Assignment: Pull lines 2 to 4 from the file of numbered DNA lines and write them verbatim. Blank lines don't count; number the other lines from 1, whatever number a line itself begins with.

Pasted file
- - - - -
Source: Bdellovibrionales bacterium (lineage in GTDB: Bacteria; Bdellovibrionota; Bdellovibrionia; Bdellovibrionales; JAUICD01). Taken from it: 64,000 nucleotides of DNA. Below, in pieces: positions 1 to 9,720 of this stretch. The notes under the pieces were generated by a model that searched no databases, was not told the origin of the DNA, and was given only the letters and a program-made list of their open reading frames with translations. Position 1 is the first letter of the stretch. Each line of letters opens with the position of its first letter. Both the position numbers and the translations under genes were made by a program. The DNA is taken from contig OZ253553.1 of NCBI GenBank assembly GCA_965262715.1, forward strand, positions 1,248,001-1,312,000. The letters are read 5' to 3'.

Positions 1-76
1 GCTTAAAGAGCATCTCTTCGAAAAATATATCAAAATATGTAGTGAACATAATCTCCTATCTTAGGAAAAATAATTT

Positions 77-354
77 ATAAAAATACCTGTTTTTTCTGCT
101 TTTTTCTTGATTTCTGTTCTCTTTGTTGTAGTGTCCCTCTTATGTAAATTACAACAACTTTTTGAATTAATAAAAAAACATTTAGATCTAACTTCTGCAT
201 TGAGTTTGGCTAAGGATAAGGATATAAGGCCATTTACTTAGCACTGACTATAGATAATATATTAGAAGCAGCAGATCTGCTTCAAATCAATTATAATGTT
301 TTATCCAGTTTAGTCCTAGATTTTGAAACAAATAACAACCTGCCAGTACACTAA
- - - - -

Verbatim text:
Positions 1-76
1 GCTTAAAGAGCATCTCTTCGAAAAATATATCAAAATATGTAGTGAACATAATCTCCTATCTTAGGAAAAATAATTT

Positions 77-354